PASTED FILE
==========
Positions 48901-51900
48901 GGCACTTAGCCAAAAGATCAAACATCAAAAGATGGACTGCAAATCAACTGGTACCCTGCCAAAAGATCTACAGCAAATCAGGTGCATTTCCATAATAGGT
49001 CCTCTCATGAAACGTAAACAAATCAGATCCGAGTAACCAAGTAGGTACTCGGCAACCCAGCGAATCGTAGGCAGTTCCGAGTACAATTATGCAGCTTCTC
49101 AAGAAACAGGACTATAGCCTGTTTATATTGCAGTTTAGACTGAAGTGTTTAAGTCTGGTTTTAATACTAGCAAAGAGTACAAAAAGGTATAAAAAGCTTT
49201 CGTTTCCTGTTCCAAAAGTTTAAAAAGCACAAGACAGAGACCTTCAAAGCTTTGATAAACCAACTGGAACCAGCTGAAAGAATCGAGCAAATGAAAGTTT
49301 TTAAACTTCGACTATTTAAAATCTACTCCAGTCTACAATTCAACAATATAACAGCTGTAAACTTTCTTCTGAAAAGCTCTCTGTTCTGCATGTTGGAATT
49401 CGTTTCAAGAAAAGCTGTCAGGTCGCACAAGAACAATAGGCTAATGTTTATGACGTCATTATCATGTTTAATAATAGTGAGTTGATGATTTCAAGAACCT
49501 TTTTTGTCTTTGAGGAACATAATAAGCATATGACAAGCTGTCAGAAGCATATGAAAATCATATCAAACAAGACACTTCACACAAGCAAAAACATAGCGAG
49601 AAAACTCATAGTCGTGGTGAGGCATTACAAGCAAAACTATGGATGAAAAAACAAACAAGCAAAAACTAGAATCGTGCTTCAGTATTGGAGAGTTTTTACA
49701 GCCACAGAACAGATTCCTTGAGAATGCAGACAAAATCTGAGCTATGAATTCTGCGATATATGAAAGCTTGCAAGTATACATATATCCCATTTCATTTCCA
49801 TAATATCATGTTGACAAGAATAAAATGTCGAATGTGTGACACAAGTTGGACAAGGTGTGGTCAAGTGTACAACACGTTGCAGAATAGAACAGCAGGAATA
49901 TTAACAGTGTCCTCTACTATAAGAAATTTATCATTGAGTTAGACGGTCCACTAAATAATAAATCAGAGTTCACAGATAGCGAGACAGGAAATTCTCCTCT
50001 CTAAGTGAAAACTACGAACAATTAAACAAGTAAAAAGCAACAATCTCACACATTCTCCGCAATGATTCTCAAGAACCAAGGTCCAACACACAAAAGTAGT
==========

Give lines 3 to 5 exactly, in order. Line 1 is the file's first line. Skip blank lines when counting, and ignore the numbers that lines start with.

49001 CCTCTCATGAAACGTAAACAAATCAGATCCGAGTAACCAAGTAGGTACTCGGCAACCCAGCGAATCGTAGGCAGTTCCGAGTACAATTATGCAGCTTCTC
49101 AAGAAACAGGACTATAGCCTGTTTATATTGCAGTTTAGACTGAAGTGTTTAAGTCTGGTTTTAATACTAGCAAAGAGTACAAAAAGGTATAAAAAGCTTT
49201 CGTTTCCTGTTCCAAAAGTTTAAAAAGCACAAGACAGAGACCTTCAAAGCTTTGATAAACCAACTGGAACCAGCTGAAAGAATCGAGCAAATGAAAGTTT